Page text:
How to Safely Bend Deeper into Forearm Wheel Pose

Ling Beisecker
How to Safely Bend Deeper into Forearm Wheel Pose

This effervescent asana juxtaposes the breathtaking lift of the upper body with the grounding support of the forearms and feet. Generally, backbends are known for their energizing effect as well as for opening the muscles in the front body to make space for the heart, and strengthening muscles in the back body to improve posture.

This pose in particular is often foiled by tightness in the chest and lack of suppleness in the spine. Practice the following safety tips to bend (not break) deeper into Forearm Wheel Pose.

Safety Tip #1: Practice seated meditation to have a strong spine as foundation.

If you normally sit hunched over a desk or have shoulders that naturally cave forward, it is going to take some practice before you can safely attempt Forearm Wheel Pose. Practicing seated meditation for 5-10 minutes a day will greatly improve your spine strength—a needed quality to protect the body in any backbend.

After meditating, gentle neck and spine rolls will improve suppleness in the body for Forearm Wheel Pose.

Safety Tip #2: Practice Virasana to engage the back body and protect the lower back.

Virasana (Hero Pose) requires the body to learn internal rotation of the thighs, which properly engages the back body and provides protection for your lower back. It also stretches the ankles and knees. Practicing with the hands in Paschima Namaskarasana (Reverse Prayer Pose) stretches the forearms and opens the heart. Hold here for 5-10 breaths.

For a deeper opening of the legs and upper body, practice modified Supta Virasana or Reclining Hero Pose (see photo above) with blocks in a traditional T-shape (one block at medium height resting along the shoulders and one block at the highest height under the head) and arms overhead. If the hands do not touch the floor, get another block to support them.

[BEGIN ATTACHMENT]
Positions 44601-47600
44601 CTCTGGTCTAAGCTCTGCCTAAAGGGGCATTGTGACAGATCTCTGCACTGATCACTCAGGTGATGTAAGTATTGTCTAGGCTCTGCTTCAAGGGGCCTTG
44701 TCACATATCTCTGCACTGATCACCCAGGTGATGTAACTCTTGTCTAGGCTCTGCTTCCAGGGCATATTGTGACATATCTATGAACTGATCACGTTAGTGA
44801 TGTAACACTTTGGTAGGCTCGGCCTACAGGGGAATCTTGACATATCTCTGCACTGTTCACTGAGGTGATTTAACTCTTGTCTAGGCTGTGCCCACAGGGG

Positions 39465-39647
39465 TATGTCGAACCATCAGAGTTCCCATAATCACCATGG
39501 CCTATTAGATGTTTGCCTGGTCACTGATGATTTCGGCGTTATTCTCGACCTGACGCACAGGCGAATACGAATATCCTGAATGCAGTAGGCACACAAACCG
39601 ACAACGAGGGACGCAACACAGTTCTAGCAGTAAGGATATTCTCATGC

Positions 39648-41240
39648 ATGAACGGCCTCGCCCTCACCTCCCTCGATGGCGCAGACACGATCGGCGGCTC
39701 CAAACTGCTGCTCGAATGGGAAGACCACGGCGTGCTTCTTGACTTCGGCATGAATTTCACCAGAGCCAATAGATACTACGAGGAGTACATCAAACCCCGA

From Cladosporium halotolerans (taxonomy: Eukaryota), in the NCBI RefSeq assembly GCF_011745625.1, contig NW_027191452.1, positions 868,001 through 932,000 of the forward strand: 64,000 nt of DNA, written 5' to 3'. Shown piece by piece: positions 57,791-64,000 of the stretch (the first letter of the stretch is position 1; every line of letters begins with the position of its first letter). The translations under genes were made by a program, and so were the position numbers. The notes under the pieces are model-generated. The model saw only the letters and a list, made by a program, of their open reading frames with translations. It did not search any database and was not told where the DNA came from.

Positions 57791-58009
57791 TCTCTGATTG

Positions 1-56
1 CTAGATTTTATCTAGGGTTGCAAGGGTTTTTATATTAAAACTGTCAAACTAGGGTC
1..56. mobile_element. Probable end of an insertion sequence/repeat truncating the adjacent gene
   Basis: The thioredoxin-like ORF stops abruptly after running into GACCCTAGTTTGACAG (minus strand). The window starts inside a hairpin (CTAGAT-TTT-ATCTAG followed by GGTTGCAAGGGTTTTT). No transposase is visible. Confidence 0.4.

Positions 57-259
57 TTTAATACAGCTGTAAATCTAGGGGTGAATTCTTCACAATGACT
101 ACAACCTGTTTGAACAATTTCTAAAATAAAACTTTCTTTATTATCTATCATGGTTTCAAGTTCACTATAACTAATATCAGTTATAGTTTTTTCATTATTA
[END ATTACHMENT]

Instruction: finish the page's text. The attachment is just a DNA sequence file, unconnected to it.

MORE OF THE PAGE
Modify! If it is impossible to keep the knees together and thighs internally rotated, practice Ardha Supta Virasana. Actively rest here for 5-10 slow and easy breaths.

Safety Tip #3: Practice modified Extended Puppy pose to prevent shoulder, back, and arm pain in Forearm Wheel Pose.

Tight shoulders, upper back, and arms not only limit mobility but can cause pain when practicing Forearm Wheel Pose.

One modification of Uttana Shishosana (Extended Puppy Pose) is to place two blocks shoulder distance apart. Place the elbows about a third of the way on the blocks and slowly melt the heart down. For a deeper and more intense stretch in the upper back and shoulders, press the palms gently together. Depending on your body, you will notice resistance in different places.

Practice with the palms resting on the back, straight toward the sky, or somewhere in between. Hold for 2-3 minutes if possible, starting with as many slow breaths as you can.

Safety Tip #4: Practice Forearm Plank for strong core support and lower back protection.

Forearm/Dolphin Plank Pose activates the forearms in the same manner necessary for Forearm Wheel Pose. It requires the thighs to lift and legs to straighten. This movement can be enhanced with a block between the thighs to engage the inner thighs.

Safety Tip #5: Find comfort in preparatory poses like Bridge and Wheel pose before moving on.

If it is still a challenge to lift the hips in Setu Bandha Sarvangasana (Bridge Pose), slow down and practice with a block under the hips for a bit. With a block to support some of the weight, focus can be on the alignment of the legs.

Once Bridge pose gets easier to breathe in, remove the block. Eventually move on to Urdhva Dhanurasana (Wheel Pose). Practice lifting by pushing down in the feet and hands. Other great preparatory poses include Ustrasana (Camel Pose) and Dhanurasana (Bow Pose).

Finally, Forearm Wheel Pose

Now that you know the safety tips, you can start practicing this powerful asana. Ready for Forearm Wheel Pose? Go for it!

Image credit: Liz Lowenstein